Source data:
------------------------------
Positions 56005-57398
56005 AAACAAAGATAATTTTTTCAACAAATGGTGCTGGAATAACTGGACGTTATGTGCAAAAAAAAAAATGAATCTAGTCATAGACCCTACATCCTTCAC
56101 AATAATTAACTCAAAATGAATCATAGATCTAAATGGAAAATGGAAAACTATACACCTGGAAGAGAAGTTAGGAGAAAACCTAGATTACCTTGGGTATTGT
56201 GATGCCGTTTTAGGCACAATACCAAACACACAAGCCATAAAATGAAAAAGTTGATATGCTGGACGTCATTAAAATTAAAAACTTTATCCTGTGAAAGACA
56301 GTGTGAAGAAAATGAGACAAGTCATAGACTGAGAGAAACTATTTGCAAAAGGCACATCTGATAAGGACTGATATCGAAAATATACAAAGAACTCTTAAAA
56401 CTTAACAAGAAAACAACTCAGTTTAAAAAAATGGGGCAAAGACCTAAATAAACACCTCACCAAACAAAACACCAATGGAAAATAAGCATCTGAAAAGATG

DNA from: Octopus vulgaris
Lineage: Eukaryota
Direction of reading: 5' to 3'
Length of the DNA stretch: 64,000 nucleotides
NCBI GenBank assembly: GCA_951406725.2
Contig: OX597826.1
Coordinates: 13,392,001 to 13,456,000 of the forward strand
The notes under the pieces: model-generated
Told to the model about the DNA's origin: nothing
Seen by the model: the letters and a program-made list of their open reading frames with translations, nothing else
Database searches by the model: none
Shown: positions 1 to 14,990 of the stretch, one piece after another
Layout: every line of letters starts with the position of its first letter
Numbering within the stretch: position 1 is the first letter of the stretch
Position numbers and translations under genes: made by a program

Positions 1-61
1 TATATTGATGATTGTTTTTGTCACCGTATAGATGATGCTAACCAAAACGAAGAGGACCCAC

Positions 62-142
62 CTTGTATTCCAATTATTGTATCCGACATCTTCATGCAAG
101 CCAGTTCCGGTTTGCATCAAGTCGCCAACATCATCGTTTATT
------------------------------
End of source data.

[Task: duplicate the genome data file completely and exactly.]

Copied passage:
Positions 56005-57398
56005 AAACAAAGATAATTTTTTCAACAAATGGTGCTGGAATAACTGGACGTTATGTGCAAAAAAAAAAATGAATCTAGTCATAGACCCTACATCCTTCAC
56101 AATAATTAACTCAAAATGAATCATAGATCTAAATGGAAAATGGAAAACTATACACCTGGAAGAGAAGTTAGGAGAAAACCTAGATTACCTTGGGTATTGT
56201 GATGCCGTTTTAGGCACAATACCAAACACACAAGCCATAAAATGAAAAAGTTGATATGCTGGACGTCATTAAAATTAAAAACTTTATCCTGTGAAAGACA
56301 GTGTGAAGAAAATGAGACAAGTCATAGACTGAGAGAAACTATTTGCAAAAGGCACATCTGATAAGGACTGATATCGAAAATATACAAAGAACTCTTAAAA
56401 CTTAACAAGAAAACAACTCAGTTTAAAAAAATGGGGCAAAGACCTAAATAAACACCTCACCAAACAAAACACCAATGGAAAATAAGCATCTGAAAAGATG

DNA from: Octopus vulgaris
Lineage: Eukaryota
Direction of reading: 5' to 3'
Length of the DNA stretch: 64,000 nucleotides
NCBI GenBank assembly: GCA_951406725.2
Contig: OX597826.1
Coordinates: 13,392,001 to 13,456,000 of the forward strand
The notes under the pieces: model-generated
Told to the model about the DNA's origin: nothing
Seen by the model: the letters and a program-made list of their open reading frames with translations, nothing else
Database searches by the model: none
Shown: positions 1 to 14,990 of the stretch, one piece after another
Layout: every line of letters starts with the position of its first letter
Numbering within the stretch: position 1 is the first letter of the stretch
Position numbers and translations under genes: made by a program

Positions 1-61
1 TATATTGATGATTGTTTTTGTCACCGTATAGATGATGCTAACCAAAACGAAGAGGACCCAC

Positions 62-142
62 CTTGTATTCCAATTATTGTATCCGACATCTTCATGCAAG
101 CCAGTTCCGGTTTGCATCAAGTCGCCAACATCATCGTTTATT